No government has ever spent its way to prosperity. Our proposals help governments be fiscally responsible so citizens can be prosperous.
I recently received a flyer in the mail asking for input on proposals to widen I-10 from Loop 101 to I-17. I find the solicitation of public input at this time odd since the road-building plan arises from Maricopa County's half-cent sales tax for roads that has been in place for decades.
In the race to get credit for averting the recession, last month President Bush announced his economic stimulus plan to give $100 billion in cash rebates to individuals, plus a temporary cut for business investment taxes.
The rebates aren't really rebates, since many taxpayers aren't getting one while non-taxpayers are. And economists broadly agree that the stimulus plan isnt going to be much of a stimulus.
If you're one of the thousands of Valley residents stuck in gridlock on a regular basis, theres some bad news. Were in a transportation funding crisis.
The Transportation & Infrastructure Moving AZ's Economy (TIME) Coalition has proposed raising $42 billion in sales taxes to fund transportation projects through 2030. Only $24.7 billion goes to freeways and highways, while $7.7 billion is slated for trains, and another $10.2 billion goes to local projects and enhancements such as walking and biking paths.
In 1970 when an oxygen tank on Apollo 13 exploded, the choice was not whether to land on the moon. The choice was between not landing on the moon and certain death of all on board. Likewise for the passengers of the Titanic; the choice was to find a lifeboat, or die. Ignoring a disaster in hopes that it will go away usually makes the disaster worse.
Since 2001, the number of employees in government regulatory agencies has grown from 172,002 to 244,000. Their funding has increased 44 percent, inflation-adjusted.
As a result, Americans face $30 billion more annually in regulatory costs than they did seven years ago. All told, we pay about $1.1 trillion for regulation and compliance costs, about the same as we pay in federal income taxes.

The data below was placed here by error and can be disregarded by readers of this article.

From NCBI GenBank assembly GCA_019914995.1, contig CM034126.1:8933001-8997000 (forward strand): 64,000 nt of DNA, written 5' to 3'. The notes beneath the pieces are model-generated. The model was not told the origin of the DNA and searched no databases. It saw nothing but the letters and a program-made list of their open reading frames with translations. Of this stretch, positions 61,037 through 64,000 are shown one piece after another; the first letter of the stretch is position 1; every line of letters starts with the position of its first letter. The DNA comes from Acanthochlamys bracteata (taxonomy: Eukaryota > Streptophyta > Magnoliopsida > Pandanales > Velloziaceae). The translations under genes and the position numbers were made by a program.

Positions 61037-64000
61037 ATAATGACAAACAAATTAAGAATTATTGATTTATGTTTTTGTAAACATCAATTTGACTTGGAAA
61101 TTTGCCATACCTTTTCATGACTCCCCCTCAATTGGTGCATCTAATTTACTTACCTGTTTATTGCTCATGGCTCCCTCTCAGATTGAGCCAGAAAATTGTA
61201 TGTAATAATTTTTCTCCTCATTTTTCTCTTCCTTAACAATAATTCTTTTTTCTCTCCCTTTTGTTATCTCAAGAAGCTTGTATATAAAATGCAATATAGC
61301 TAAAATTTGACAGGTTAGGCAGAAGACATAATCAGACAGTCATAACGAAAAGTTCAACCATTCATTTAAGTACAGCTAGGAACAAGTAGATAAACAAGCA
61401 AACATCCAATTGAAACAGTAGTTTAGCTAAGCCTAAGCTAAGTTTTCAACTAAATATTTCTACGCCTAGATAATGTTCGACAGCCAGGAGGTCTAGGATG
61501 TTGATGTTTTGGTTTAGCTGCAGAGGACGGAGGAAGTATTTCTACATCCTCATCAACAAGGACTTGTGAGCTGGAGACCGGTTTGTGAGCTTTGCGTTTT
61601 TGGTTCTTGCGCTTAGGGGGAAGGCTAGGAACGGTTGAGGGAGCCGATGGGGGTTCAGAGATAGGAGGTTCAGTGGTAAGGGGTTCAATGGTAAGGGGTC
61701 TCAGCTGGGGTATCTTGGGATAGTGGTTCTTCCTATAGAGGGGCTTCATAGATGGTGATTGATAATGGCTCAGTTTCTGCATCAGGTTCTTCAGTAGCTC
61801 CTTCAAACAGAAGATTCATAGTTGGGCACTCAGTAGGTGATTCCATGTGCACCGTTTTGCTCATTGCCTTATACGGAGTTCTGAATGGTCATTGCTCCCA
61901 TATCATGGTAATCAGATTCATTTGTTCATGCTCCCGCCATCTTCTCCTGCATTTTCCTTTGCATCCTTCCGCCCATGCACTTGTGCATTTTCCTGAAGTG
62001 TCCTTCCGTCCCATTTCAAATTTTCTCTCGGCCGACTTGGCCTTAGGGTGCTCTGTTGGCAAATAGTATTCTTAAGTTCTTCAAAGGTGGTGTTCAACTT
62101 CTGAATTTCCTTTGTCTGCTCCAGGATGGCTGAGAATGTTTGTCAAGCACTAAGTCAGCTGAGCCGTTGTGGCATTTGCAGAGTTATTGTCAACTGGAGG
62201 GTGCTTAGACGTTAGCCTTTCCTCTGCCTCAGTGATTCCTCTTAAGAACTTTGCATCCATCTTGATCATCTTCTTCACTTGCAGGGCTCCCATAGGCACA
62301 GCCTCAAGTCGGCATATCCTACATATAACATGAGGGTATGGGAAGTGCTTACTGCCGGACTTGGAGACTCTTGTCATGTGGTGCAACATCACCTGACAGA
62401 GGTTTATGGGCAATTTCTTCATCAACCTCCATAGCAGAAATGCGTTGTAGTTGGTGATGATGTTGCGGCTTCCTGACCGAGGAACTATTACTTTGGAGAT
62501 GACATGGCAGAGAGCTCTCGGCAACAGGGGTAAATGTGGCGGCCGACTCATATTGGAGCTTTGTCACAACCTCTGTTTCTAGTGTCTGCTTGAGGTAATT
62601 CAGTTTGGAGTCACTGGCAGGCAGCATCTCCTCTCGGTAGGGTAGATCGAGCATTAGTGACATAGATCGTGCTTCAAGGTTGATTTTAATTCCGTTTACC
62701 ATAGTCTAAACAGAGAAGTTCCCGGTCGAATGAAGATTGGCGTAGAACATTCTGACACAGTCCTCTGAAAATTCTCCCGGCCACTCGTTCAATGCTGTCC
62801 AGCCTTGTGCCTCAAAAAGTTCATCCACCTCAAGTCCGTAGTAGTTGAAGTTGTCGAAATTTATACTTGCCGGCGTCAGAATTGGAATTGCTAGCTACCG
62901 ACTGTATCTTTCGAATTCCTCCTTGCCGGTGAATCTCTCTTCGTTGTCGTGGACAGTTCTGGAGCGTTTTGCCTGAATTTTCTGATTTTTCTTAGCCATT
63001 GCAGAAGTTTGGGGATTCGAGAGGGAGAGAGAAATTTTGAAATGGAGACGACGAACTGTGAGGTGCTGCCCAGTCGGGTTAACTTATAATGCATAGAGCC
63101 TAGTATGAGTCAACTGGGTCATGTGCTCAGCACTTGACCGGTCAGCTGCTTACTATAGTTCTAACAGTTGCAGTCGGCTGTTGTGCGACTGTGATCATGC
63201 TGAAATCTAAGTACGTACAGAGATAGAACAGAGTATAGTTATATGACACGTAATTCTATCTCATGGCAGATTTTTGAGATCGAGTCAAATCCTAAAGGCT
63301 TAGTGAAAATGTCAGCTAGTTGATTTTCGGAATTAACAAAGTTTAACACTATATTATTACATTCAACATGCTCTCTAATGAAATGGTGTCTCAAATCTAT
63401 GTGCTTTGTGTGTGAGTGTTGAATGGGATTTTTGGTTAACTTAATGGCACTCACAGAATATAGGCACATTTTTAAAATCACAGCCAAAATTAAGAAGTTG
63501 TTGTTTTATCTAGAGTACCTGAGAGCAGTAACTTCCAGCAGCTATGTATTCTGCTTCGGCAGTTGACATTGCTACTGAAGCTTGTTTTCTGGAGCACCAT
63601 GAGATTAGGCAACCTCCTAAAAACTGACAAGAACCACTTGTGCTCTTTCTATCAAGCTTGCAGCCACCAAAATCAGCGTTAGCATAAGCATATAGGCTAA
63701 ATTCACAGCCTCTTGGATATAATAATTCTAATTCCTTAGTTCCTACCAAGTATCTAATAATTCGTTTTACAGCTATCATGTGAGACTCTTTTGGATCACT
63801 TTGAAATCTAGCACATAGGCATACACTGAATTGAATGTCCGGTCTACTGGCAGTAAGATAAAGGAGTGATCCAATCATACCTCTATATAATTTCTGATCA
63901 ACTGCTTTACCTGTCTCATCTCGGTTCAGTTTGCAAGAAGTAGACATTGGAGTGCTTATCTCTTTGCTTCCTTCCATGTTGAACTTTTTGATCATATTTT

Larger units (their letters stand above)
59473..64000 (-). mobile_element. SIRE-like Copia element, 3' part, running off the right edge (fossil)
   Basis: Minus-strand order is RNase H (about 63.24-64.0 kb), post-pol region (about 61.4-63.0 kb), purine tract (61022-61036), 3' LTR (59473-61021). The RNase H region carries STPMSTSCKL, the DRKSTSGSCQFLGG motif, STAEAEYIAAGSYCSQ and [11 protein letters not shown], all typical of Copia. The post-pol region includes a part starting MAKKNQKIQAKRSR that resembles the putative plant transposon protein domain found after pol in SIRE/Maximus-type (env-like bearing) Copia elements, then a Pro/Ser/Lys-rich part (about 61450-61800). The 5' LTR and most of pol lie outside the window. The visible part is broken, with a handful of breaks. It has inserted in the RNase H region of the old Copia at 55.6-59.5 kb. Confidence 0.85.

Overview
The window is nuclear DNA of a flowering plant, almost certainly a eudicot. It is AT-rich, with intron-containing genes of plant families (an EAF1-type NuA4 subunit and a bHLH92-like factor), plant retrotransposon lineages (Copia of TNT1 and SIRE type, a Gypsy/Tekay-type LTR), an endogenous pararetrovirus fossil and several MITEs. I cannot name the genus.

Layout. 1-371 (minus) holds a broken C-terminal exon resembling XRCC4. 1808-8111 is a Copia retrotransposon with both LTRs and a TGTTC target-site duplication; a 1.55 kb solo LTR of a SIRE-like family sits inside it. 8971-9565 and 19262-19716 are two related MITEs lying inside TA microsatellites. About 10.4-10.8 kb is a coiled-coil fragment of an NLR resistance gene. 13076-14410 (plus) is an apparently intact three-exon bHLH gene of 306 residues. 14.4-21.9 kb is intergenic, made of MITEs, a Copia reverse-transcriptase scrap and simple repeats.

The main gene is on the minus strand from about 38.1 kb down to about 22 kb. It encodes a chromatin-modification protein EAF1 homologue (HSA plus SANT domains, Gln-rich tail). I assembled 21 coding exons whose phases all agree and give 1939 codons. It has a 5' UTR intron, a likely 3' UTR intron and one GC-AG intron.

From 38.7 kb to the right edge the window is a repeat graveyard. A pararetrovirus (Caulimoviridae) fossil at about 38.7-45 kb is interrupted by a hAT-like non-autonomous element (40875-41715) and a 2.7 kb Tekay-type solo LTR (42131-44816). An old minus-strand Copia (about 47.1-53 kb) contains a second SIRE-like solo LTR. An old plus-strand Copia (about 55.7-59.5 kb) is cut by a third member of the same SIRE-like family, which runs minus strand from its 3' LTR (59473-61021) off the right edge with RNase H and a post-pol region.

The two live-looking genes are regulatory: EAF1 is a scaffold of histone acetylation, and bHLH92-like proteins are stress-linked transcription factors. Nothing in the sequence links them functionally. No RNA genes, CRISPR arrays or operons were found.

Governor Janet Napolitano recently vetoed bills to freeze state hiring and spending, in spite of a state budget deficit of more than $1 billion.
It has been clear since last July that the revenues for fiscal year 2008, which ends June 30, would not be nearly sufficient to support the gigantic spending increases in the last four state budgets. During the Governors first term, real general fund expenditures increased 54 percent, 29 percentage points more than population and inflation, combined.
Late night infomercials introduce consumers to great deals they cant possibly pass up. For only $19.99, you can get this incredible Ginsu knife. But if you call now, you get two, and this special bonus gift, for no extra charge! Most of us pass up these deals because we recognize that they are too good to be true. An idea the legislature is considering to borrow money for new buildings is like that.
I think I understand Obamanomics. I buy a yacht that I can't afford. I default on the loan. The bill is sent to my children and future grandchildren (and to yours). The best part: I get to keep sailing.
In Arizona, education bureaucracy growth has greatly exceeded student growth. Between 2004 and 2008 growth in six key education components in Arizona outpaced the growth of the number of students plus inflation. At what point do we question the amount of bureaucracy in the education system?
Over the last five years, student population has increased 11 percent, but administrators and managers combined have increased nearly 46 percent.
As Janet Napolitano leaves Arizona for greener pastures, we should acknowledge that she was an innovative governor who changed the culture of her office. But not in a good way.
Her predecessors recognized the need for responsible management of the budget. Napolitano's reaction to both lean and fat budget years was basically the same: spend, spend, and spend some more. The result is Arizona's huge budget deficit.